It doesn’t happen often, but it is possible that license containers can be lost, stolen or broken, and when it does occur, the ISV is faced with a dilemma: how to reactivate the license quickly to foster good will with the customer while protecting revenue from malicious actors. In these cases, blacklisting is a technique that can help address the dilemma. Blacklisting has been a feature of CodeMeter since the very early days.
This post will discuss the following points about blacklisting:
What is software license blacklisting?
Why would you blacklist?
Who maintains the blacklist?
How to enforce blacklisted licenses.
What is blacklisting?
In general, a blacklist contains a list of untrustworthy items that should be avoided. In the CodeMeter world, when we talk about blacklisting licenses, we are really talking about blacklisting CodeMeter “containers”. Such a blacklist of CodeMeter containers would include a list of their serial numbers. Any licenses found in blacklisted containers would be removed and/or the containers themselves would be locked.
Why blacklist a CodeMeter container?
Licenses (containers) should appear on a blacklist whenever a customer reports a lost, stolen or broken container. The classic example (probably a Wibu-Systems urban legend) is “my dog ate my dongle”. In such a case the ISV must make a business decision. What to do when a license container is reported lost or stolen? Do you trust the customer explicitly 100% of the time and simply replace the license (container) for free? Or, do you make the end-user pay the full price for another license? One option for those ISVs who use CodeMeter is to provide a free replacement license, but to also add the lost container’s serial number to a blacklist so that the license cannot be used by either the container thief or the unscrupulous end user. If you no longer support lost, stolen or counterfeit licenses, your support costs will not push up the price of your software. And in a way, by employing blacklisting, you are rewarding your honest users.
Select the “Manage Blacklist” menu option in CmLC.
From the manage blacklist page, you can add, search, and remove CmContainers as you see fit.
More detailed instructions concerning maintaining blacklists can be found in Section 15.3 of the CodeMeter License Central Manual.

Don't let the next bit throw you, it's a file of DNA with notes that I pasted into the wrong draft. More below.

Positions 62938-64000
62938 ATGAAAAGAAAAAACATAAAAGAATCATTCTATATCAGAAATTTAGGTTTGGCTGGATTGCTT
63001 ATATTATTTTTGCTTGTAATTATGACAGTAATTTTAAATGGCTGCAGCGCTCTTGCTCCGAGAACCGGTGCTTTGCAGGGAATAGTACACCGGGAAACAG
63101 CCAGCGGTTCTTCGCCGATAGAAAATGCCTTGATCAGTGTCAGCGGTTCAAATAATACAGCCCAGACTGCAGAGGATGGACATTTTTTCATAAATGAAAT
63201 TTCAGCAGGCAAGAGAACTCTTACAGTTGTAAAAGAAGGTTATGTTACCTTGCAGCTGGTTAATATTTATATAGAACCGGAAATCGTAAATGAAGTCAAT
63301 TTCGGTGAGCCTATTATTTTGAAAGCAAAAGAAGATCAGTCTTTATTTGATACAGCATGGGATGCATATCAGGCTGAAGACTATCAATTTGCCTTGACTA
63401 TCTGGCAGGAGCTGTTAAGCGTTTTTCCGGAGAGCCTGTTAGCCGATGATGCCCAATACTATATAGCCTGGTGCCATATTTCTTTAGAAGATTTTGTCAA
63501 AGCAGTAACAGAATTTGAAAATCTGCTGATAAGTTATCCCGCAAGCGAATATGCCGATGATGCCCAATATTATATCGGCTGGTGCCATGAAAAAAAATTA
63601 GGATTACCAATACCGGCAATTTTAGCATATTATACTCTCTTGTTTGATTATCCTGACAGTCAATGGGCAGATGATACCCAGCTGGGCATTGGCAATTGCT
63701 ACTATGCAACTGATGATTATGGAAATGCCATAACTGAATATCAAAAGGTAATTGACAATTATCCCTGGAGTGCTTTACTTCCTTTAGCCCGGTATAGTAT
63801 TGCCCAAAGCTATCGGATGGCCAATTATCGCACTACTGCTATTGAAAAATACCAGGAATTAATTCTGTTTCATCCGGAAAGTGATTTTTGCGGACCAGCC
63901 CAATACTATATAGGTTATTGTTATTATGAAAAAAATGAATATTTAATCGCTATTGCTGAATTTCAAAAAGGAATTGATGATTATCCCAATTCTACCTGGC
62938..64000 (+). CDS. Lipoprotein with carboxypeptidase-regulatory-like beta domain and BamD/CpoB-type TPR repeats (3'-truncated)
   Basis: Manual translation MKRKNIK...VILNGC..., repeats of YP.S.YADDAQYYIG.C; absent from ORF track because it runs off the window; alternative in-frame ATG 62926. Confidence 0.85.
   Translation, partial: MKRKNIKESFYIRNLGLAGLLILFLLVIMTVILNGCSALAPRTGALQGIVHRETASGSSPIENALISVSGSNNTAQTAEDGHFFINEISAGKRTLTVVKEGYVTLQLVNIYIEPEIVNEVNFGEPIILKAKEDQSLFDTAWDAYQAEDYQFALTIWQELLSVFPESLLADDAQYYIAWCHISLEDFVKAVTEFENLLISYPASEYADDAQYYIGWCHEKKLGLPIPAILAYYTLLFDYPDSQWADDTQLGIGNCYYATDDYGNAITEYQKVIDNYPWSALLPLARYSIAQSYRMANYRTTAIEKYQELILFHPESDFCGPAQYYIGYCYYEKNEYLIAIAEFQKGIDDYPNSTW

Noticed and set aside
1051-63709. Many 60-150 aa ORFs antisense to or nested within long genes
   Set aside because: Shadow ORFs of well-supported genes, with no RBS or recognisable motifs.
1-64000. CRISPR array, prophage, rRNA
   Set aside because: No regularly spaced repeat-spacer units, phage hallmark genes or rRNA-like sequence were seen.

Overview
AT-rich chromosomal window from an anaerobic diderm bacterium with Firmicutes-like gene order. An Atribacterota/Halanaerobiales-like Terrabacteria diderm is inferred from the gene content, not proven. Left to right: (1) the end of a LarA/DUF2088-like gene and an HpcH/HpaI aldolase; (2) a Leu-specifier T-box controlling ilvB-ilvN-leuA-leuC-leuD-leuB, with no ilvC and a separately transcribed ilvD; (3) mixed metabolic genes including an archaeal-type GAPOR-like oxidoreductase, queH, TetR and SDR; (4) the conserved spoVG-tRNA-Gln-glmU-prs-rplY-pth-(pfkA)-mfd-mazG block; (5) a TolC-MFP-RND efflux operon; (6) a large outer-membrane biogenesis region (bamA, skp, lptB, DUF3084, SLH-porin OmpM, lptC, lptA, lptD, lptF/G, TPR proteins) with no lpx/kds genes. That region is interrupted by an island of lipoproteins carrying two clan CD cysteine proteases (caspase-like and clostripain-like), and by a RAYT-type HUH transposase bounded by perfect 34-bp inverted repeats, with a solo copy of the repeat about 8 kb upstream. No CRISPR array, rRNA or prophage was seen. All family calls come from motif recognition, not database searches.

Enforcing Blacklisted Items
Licenses may be withdrawn or deactivated in blacklisted containers as described above and the container can be locked (prevented from being used again for any purpose) whenever the container checks or activates to your CmLC.
But what about the container that never connects to the Internet? Does the end-user get to use such a license forever? If you have a popular application, then there is a likelihood that bad actors will try to use “lost” licenses (containers) without making payment.
Fortunately, CodeMeter is equipped to handle these offline situations. Checkpoint licenses are one way of handling it, but there are many more possibilities.
For example, the ticket used to activate the original license can be stored within a file, registry or even into a protected data field inside the CmContainer. Then at set intervals, this ticket is sent to CmLC via the CmLC Gateway API and allows the local license state to be updated. This is similar to the subscription handling that can be performed when a ticket is presented to CmLC. CmLC looks at the actions of the ticket (which licenses need to be activated, which licenses need to be withdrawn, which licenses need to be replaced), then applies these actions. The action to renew would follow the replacement action, where the license state is checked to see if the ‘subscription license’ needs to be activated. This allows that even though the original license is a perpetual license, it must continually call home to renew the license. The license is renewed automatically and transparently… unless the container has become blacklisted. You can control how often the “phone home” command takes place.
Another possibility (with optional aid from Wibu-Systems Professional Services) is when the customer authenticates with their Customer ID; then CmLC Gateway can perform a look up of their order/ticket history, performs the same workflow as above (confirm license state, apply replacement/new license). Again, as long as CmLC Gateway transmits something from the customer like the Customer ID or Ticket, then CmLC can be queried as to which licenses belong and whether the license needs to be deactivated.
Another use case, is that the application, upon detection of Internet access, performs a call home to check the license state. We have an excellent webinar on how to handle lost licenses here.
In the real-world, licenses can break. In the case of CmDongle containers, this situation is very rare since the MTBF (Mean Time Between Failures) is measured in millions of hours. In the case of CmActLicense containers, files can become corrupted, but since our license files have redundant copies hidden in various places, this also has become rare. But things do get lost and sometimes modern PCs do need to be reformatted to get rid of viruses, etc. When that happens, Wibu-Systems recommends, as a best practice, to go ahead and trust your users and replace licenses… but also blacklist the original container.
Sr. Account Manager
A senior manager and well respected security industry expert, John has worked in business development and sales for Wibu-Systems USA since 2001. When not consulting with customers on software licensing and protection solutions, John attends industry trade shows and conferences to stay abreast of the latest developments in the IT world. Prior to Wibu-Systems, John worked for Micro Security Systems, Eagle Data, and Griffin Technologies, all pioneers in software security.
Over the years, John has authored several blog articles on topics of general interest in cryptography as well as monetization of embedded systems in new and innovative ways.